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The Dangers Of Medical Apps

By Rizwan Ahmad - 30 January 2013 No Comments
The number of health apps available for smartphones is staggering, with ever more developers aiming to cash in with the answers to peoples medical questions. Between the app store from Apple, the Android market and even Facebook, there’s no shortage of places for people to search for information. But are these health and medical apps safe for people to use?

The answer depends entirely on the app itself. The ever-popular diet and fitness apps can be considered, for the most part, relatively safe. People keeping workout logs and calorie counting aren't likely to do themselves much harm, apart from maybe overdoing it a little. The real risk comes when people begin to self-diagnose medical conditions.


People using ‘Dr Google’ to try and find out the cause of a particular condition is nothing new, but the transition onto smartphones means increasing numbers of people are turning to technology to self-diagnose. Research suggests that 1 in 4 women have purchased the wrong medication online after trying to diagnose their condition online, all without checking with a pharmacist. The most commonly self-diagnosed conditions include depression, sleeping issues and headaches.

Dangers Of Medical Apps
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Certain apps ask you to put in your symptoms and offer up suggested causes. As you might expect, this falls a long way short of getting a genuine medical diagnosis from a doctor, as there may be additional signs and symptoms that you’re not aware of. Many of these apps come with a lengthy disclaimer, which really says a lot about how much faith you can place in database health diagnosis.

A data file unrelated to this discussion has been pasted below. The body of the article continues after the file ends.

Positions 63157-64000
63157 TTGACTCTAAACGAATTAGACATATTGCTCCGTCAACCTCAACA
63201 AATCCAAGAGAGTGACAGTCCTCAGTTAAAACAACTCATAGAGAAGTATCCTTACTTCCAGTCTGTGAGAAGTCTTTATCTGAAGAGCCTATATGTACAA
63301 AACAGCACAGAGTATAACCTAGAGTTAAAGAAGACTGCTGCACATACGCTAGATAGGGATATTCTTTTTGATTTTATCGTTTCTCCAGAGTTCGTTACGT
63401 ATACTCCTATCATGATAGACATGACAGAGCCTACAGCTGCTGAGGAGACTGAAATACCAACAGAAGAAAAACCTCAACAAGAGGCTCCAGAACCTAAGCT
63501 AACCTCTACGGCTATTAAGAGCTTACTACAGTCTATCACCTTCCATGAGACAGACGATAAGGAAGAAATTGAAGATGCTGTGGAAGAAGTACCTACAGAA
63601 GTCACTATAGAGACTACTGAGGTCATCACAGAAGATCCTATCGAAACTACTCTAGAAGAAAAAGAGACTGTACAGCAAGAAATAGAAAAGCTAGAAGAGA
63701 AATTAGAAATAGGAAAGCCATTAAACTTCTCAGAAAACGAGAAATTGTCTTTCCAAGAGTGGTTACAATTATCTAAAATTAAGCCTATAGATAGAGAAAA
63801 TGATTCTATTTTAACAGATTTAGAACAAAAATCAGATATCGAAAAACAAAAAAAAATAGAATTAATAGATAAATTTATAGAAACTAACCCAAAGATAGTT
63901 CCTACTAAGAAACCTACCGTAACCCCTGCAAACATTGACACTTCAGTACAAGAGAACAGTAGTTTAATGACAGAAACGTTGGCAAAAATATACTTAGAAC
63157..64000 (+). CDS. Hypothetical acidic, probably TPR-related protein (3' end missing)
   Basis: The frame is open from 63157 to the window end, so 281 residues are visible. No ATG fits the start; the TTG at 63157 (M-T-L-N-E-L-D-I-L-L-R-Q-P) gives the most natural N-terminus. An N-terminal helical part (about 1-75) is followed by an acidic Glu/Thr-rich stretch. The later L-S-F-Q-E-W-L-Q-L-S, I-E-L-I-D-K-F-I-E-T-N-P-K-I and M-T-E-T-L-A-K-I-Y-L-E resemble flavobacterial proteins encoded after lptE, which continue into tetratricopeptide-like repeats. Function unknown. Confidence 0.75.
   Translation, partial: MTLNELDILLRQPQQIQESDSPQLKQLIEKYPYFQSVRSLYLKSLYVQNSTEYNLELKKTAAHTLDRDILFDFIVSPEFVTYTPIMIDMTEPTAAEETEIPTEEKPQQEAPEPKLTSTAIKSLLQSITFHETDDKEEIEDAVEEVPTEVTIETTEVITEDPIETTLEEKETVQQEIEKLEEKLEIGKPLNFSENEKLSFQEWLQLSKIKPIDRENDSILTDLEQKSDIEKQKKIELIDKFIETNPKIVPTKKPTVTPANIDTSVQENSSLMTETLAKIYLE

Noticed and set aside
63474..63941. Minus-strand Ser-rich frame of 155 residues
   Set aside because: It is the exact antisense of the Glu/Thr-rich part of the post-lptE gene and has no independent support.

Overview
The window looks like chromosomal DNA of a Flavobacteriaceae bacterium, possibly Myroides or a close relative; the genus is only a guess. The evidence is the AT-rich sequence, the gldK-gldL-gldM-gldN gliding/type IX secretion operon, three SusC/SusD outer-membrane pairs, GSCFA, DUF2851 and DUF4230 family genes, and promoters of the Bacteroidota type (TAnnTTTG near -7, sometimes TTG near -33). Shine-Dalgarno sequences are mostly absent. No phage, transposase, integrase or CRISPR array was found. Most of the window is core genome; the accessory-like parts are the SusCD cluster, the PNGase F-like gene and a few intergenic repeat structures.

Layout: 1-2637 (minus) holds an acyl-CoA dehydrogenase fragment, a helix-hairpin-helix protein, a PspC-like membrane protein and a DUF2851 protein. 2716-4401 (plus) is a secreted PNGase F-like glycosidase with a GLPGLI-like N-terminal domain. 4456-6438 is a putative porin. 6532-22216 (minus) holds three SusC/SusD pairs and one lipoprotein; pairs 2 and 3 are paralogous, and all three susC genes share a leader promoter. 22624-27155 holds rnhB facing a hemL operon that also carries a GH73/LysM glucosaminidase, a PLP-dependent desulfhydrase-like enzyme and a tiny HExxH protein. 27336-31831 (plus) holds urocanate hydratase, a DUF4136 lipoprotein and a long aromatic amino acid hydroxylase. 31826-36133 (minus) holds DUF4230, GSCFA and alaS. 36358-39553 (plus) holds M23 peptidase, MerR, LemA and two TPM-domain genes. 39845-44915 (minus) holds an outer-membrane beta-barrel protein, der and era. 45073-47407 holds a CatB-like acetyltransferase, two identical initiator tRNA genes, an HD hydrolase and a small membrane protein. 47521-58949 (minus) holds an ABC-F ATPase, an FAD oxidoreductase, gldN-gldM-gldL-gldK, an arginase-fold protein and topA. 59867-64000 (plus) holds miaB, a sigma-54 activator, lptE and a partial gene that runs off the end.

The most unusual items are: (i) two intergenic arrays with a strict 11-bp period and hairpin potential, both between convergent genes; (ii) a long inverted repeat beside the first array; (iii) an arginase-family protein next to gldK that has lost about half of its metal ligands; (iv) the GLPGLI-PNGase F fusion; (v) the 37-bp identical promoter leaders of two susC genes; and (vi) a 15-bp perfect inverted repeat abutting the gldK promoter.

Regulating the Market

The FDA in America is making moves to try to form stricter guidelines for these apps, although given the wide range of apps available their scope is rather limited.

There is a brighter side to these medical apps though. They’re proving useful as a way for doctors to share data with each other, and the calorie counting and fitness apps are helping a lot of people to get in much better shape. Many people swear by apps like Runtracker and MyFitnessPal, and they have been credited with some impressive physical transformations across the online fitness communities.

I guess the general approach is to avoid anything that tries to give you an actual medical diagnosis of your condition. Treat these apps as entertainment, rather than a replacement for professional medical advice, and you should be fine. But, if you’re a worrier, it’s probably best to avoid them altogether as they could cause you no end of stress!

Stuart writes about health, fitness and travel for international healthcare provider AXA PPP International. He has contributed to a number of health and travel related sites.
Rizwan Ahmad
About the Author:
This article is contributed by Stuart and posted by Rizwan Ahmad Author and founder of, He is a tech blogger from India and he loves to share his thoughts by writing articles on this site to the different topics related to technology world,

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